Bio-mass from food crops and their byproducts is used to make Biofuel.
Hemp’s long history in civilization and the multitude of products that can be derived from this single plant has made it one of the most valuable and sustainable plants in the history of mankind.
For the pioneer biofuel industry, hemp provided the biomass that Henry Ford needed for his production of ethanol before prohibition last century. Bast fibre crops include such species as Flax, Kenaf, Sun Hemp and Industrial Hemp. The “hurd” is the inner woody core of the bast fibre plant’s stem.
In general bast fibre crops produce the greatest amount of usable bio-mass, over the shortest period, for the least amount of water.
Bast crops are a highly efficient mop crop and can use most types of waste or even brackish water. Between 1.7 and 1.9 tonnes of carbon dioxide is absorbed from the atmosphere for each tonne of bast crop cellulose produced.
We typically grow 10-14 tonnes of crop straw per hectare. Another 2-3 tonnes of cellulose mass is produced and stored in the root system. Each hectare of hemp can sequester about 22 tonnes of greenhouse gases. Industrial hemp crops are able to sequester more carbon than trees in a short 150 day season cycle and leave arable land available for food and other crops during the remainder of the year.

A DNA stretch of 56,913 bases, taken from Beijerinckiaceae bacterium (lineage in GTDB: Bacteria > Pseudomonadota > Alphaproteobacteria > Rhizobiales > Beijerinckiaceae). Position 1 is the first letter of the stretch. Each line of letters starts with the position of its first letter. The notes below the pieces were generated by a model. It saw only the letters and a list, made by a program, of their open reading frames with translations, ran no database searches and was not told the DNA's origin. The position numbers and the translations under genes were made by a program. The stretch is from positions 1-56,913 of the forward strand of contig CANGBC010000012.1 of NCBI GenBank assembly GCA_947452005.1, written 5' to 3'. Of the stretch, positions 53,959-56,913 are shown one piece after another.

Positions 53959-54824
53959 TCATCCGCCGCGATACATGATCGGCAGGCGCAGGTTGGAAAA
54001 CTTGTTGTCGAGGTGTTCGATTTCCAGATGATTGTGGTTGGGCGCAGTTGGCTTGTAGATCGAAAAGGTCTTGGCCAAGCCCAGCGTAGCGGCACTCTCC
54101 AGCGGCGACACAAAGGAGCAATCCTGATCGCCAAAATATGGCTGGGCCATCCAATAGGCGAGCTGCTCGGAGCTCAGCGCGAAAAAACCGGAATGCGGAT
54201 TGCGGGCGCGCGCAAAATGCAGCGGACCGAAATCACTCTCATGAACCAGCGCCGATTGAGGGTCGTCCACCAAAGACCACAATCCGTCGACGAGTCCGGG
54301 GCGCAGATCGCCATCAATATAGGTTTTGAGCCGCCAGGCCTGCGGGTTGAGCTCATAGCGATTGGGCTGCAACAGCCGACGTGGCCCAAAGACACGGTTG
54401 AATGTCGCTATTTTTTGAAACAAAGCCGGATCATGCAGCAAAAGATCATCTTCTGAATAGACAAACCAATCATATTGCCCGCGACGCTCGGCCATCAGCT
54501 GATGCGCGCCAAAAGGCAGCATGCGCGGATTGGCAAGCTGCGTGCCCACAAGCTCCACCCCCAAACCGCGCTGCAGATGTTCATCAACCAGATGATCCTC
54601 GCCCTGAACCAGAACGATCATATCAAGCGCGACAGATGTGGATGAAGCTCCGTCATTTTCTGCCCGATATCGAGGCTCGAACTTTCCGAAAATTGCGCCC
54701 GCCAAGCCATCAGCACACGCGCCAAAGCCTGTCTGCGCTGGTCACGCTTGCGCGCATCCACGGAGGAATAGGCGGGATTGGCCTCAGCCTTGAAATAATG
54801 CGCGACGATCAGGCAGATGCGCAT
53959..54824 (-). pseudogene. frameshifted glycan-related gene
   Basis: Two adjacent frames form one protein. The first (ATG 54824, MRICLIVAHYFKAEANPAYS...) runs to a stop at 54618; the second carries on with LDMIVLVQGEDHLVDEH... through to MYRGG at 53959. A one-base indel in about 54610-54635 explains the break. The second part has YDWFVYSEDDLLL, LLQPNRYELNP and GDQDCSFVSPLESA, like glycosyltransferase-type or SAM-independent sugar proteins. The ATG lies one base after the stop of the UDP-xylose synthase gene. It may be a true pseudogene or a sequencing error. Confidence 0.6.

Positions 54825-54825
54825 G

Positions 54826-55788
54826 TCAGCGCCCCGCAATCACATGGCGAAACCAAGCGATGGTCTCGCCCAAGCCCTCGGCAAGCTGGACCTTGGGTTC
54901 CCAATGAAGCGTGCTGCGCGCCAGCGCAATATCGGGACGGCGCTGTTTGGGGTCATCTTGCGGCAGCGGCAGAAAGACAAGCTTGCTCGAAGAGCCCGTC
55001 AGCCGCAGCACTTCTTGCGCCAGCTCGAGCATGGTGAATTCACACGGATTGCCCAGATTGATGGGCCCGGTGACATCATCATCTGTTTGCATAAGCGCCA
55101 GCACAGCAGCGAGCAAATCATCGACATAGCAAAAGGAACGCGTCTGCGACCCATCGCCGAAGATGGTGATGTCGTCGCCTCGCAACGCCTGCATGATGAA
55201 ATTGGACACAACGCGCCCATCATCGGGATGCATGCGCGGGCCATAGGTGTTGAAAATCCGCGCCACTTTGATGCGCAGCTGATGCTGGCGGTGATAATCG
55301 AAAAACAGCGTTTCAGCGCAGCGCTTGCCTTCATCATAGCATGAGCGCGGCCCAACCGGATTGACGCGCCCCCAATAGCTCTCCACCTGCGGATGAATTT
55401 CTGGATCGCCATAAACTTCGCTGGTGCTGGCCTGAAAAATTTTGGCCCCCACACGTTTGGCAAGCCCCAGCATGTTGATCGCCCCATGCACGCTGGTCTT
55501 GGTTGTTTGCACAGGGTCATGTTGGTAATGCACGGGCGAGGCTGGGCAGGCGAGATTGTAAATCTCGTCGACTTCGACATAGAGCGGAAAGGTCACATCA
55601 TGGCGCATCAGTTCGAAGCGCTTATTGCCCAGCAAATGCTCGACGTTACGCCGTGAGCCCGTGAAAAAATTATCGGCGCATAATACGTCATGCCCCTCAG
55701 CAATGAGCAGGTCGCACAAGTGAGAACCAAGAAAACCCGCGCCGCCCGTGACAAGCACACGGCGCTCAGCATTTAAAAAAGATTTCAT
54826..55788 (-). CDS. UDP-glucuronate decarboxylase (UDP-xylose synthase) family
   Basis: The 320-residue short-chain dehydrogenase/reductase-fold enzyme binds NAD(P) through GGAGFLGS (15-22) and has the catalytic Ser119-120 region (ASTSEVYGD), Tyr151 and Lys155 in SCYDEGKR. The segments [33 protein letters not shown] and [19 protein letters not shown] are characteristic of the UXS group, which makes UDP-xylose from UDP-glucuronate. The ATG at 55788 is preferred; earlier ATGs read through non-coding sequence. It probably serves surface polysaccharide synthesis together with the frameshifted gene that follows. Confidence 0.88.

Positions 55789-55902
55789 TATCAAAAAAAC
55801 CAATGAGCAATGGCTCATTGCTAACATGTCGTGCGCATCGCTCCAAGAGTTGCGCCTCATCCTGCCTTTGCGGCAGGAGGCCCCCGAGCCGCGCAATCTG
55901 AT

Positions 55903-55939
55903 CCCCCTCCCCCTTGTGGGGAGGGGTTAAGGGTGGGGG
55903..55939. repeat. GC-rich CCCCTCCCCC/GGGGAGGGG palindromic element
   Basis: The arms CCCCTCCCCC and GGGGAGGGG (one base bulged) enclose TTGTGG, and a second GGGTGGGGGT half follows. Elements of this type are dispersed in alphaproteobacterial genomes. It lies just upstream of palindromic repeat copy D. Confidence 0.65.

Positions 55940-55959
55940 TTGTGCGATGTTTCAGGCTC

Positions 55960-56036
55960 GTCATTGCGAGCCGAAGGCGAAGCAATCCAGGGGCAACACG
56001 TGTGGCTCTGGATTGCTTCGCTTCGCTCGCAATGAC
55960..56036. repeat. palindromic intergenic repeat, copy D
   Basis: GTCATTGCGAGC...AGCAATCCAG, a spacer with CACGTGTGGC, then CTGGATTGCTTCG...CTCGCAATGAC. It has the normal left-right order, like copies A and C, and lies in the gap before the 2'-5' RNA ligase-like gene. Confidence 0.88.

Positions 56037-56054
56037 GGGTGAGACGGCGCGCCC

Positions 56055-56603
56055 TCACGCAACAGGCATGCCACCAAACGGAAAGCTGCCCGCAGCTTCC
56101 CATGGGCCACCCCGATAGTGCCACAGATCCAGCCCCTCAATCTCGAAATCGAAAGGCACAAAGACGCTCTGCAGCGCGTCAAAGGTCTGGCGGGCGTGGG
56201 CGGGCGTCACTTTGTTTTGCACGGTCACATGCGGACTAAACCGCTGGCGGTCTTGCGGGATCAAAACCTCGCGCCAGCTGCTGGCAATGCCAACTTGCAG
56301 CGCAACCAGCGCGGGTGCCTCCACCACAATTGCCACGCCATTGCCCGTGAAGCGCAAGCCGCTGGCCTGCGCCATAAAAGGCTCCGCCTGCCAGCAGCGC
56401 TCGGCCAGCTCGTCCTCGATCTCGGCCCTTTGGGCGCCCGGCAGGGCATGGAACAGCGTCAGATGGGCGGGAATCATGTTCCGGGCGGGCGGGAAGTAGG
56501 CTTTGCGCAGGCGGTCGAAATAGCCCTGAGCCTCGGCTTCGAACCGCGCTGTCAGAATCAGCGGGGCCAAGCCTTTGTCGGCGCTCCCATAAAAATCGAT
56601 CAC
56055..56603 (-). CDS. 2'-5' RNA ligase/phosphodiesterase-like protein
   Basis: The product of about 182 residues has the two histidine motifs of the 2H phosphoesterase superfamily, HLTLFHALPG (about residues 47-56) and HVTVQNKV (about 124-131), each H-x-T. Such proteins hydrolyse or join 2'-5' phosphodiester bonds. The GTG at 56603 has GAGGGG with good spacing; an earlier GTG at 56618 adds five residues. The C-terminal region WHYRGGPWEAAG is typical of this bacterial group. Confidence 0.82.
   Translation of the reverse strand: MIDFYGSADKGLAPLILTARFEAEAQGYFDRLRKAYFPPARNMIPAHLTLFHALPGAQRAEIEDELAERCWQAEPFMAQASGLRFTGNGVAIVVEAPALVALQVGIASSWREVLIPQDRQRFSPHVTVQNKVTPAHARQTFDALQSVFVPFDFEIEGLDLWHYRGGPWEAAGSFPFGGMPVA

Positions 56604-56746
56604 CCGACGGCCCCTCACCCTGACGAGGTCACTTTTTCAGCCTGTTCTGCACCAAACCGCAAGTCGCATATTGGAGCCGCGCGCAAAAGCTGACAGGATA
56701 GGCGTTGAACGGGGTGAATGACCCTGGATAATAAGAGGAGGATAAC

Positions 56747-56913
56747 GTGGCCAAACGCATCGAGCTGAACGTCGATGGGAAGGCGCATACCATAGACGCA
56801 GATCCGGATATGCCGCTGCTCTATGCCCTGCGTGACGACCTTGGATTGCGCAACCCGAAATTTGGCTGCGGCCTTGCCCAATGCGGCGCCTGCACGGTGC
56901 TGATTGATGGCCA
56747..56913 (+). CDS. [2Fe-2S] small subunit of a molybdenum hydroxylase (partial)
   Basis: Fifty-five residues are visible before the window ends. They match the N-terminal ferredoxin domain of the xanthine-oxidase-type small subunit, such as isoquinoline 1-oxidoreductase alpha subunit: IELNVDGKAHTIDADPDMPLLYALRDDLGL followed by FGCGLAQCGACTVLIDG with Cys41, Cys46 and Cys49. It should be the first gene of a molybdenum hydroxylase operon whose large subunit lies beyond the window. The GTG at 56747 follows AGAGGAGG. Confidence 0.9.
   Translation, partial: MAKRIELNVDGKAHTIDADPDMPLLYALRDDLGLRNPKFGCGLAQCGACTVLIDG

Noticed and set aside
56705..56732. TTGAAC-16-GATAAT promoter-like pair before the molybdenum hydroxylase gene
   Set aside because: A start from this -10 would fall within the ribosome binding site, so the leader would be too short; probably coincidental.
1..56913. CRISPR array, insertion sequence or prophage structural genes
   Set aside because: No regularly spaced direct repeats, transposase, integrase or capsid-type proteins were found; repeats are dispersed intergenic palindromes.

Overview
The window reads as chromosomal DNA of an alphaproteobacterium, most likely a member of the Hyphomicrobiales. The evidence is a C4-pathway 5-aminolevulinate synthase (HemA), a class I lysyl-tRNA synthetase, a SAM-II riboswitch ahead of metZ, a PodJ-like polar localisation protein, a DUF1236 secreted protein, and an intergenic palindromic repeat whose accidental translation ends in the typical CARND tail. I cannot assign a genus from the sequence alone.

Organic plants are converted into pyrolytic fuel using a thermo-chemical process. Using the same technology as fossil fuels, the conversion of plants into renewable energy is the most efficient method of producing charcoal, pyrolytic oil, gas or methanol.
Pyrolysis occurs whenever solid organic material is heated strongly in absence of oxygen, e.g. when frying, roasting, baking, toasting. The process also occurs when burning compact solid fuel, like wood.
An ancient industrial use of anhydrous pyrolysis is the production of charcoal through the pyrolysis of wood. More recently, pyrolysis has been used on a massive scale to turn coal into coke for metallurgy, especially steel making.
Anhydrous pyrolysis can also be used to produce liquid fuel similar to diesel from solid biomass or plastics. Pyrolysis of wood for charcoal was a major industry replaced by coal during the 1800’s Industrial Revolution.
Bio-diesel from hemp seed
Hemp seed oil has been used as lamp oil for thousands of years and has many historical links over many cultures. Bio-diesel is composed of methyl and ethyl esters. Any source of complex fatty acid can be used to create Bio-diesel and glycerin.
Peanut oil, hemp oil, corn oil, and tallow are used as sources for the complex fatty acids used in the separation process.
Vegetable oils were used in diesel engines until the 1920’s when an alteration was made to the engine, enabling it to use a residue of petroleum – what is now known as diesel #2. 30% hemp seed oil is usable as a high-grade diesel fuel and that it could also be used as machine lubricant and engine oil.
Bio-diesel remains in the political and economic arena and is playing a part in this process as the awareness of alternative fuel spreads through the consciousness of the general public.